Event, Exhibition

Breakfast Talks with Pierre Hardy (Interview)

Photo by Monica Ho

Photo by Monica Ho

A couple of days ago, MoMu invited renowned Parisian shoe designer Pierre Hardy to join us for a breakfast talk. Surrounded by people intrigued by the designer, Pierre had a little chat with us about his life as a shoe designer. Having worked for Balenciaga and Hermès, you can say that Pierre Hardy knows a thing or two about the fashion industry. MoMu took the opportunity to ask Pierre a few questions:

You’ve been in the fashion world for two decades now. But you said that fashion is not modern anymore?

No , not modern anymore but not modern enough. For the public, fashion needs to be avant-garde and ahead of its time but I don’t think that fashion is ahead nowadays. There are a lot of recreations and imitations. In the past, designers were more inventive.

During your time at Balenciaga, you’ve designed the Lego heel. It was very popular because Beyoncé wore it but it seemed very different from what you usually design?

Was it a bit too much? I don’t think people nowadays are ready to wear them in their everyday life. It’s too different. People like fun, sexy and glamorous shoes but not adventurous shoes.

Photo by Suzan Rylant

Lego heel by Pierre Hardy // Photo by Suzan Rylant

You started your men’s collection in 2006. Was it because you wanted to make men’s shoes for yourself?

Something like that. I couldn’t find shoes for myself. When I design my men’s collections, I think of myself. It’s kind of selfish. It’s very different from what I’ve been designing for women.

You were a former dancer and studied art. You started as a fashion illustrator. Do you find it important to draw you collection first?

It is very important. Drawing for me is the quickest, easiest and most genuine way to start designing a collection. It allows me to visualize the collection and it also serves as a verification for an idea, to see if it works or not.

Photo by Monica Ho

Photo by Monica Ho

Where do you find your inspiration?

It could be everything from colors to museums to building. It’s a chemistry. I cannot explain when, why or what. It’s like falling in love with someone. In a way you can analyze it but you have no idea when it will come to you. Inspiration is a combination of all the things you love, you come across or things that stimulates you.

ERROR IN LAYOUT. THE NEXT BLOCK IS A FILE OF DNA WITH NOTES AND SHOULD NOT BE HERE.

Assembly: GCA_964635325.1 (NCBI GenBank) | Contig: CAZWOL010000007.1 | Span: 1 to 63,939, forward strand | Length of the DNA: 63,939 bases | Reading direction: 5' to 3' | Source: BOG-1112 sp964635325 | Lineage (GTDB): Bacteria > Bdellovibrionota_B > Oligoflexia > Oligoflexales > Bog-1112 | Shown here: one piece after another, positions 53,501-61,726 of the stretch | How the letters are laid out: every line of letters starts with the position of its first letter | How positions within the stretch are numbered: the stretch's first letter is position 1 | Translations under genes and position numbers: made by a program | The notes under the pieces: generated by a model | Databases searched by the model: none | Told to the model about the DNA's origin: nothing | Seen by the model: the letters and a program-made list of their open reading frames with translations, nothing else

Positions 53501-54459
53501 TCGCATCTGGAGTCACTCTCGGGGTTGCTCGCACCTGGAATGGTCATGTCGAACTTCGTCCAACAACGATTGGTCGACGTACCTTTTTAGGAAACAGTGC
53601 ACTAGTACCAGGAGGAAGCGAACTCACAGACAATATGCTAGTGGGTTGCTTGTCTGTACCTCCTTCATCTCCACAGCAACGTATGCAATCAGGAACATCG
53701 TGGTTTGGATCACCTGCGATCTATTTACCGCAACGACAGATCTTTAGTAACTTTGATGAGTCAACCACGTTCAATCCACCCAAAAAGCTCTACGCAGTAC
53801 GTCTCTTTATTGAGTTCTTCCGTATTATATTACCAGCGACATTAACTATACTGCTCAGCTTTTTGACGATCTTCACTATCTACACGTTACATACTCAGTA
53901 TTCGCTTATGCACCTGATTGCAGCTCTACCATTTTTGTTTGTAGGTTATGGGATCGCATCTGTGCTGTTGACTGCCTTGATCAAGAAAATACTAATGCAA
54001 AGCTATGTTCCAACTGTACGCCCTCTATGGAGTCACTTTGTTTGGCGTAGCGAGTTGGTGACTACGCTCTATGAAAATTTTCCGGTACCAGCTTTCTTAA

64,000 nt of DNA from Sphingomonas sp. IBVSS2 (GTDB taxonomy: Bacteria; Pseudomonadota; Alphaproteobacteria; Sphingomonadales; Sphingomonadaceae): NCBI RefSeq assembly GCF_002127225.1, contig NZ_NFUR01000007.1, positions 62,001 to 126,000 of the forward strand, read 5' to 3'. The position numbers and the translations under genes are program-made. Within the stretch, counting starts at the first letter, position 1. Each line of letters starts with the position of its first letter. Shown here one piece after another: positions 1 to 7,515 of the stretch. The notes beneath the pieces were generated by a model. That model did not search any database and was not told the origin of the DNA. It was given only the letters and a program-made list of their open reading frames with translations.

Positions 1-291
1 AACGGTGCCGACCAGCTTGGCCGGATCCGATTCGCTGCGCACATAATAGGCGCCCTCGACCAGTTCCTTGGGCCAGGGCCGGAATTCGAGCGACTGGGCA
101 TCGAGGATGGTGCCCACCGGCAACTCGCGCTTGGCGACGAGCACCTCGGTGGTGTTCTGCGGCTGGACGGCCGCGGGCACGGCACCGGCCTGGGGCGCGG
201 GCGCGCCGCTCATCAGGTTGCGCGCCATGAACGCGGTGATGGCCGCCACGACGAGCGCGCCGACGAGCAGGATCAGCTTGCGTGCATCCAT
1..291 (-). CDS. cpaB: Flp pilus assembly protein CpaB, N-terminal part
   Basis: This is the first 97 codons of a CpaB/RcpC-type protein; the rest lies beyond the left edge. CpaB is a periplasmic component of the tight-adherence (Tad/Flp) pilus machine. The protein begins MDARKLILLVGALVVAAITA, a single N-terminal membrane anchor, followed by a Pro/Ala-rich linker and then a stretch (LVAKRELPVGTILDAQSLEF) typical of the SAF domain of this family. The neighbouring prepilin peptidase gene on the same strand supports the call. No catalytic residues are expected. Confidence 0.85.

You work a lot with color blocks but not with prints?

I don’t know why. I don’t like prints. It’s problematic, busy and disturbing. I love clear lines, plain volumes. I try to create a composition with different parts. In the last collection there was a strong print with a paintbrush. It was very graphic. I’m learning it. Same thing with color. I didn’t like color at first. Everything was black and white, preferably all black. Step by step I learned how to use it. Same thing with prints, I need to learn how to do it my way. It takes time.

Photo by Monica Ho

Photo by Monica Ho

What is your secret for the perfect pair of heels?

As a designer it is a question of the structure and the balance between the volume of the feet. My work is based on this. If you ask me as a man looking at women, It’s another story. Shoes help people to be  themselves. It makes you better. It can make you look stronger, more confident and sexier. Shoes make you better.

Your shoes are featured in our FootPrint exhibition. Why do people have to visit FootPrint?

The exhibition is very well curated. The organization, the stories, the lighting are well done. Sometimes it’s about the designer or the stories but it’s interesting that in FootPrint it is about the designer and the stories and not one or the other. It’s a perspective of shoes. Also FootPrint does not look at shoes as fashion accessories but as objects of creation. You see all these different types of inspirations and suddenly put together. It’s cleverly done and visually very interesting.

Photo by Monica Ho

Photo by Monica Ho

Special thanks to design gallery Valerie Traan and Hotel Julien!

Interview by Christin Ho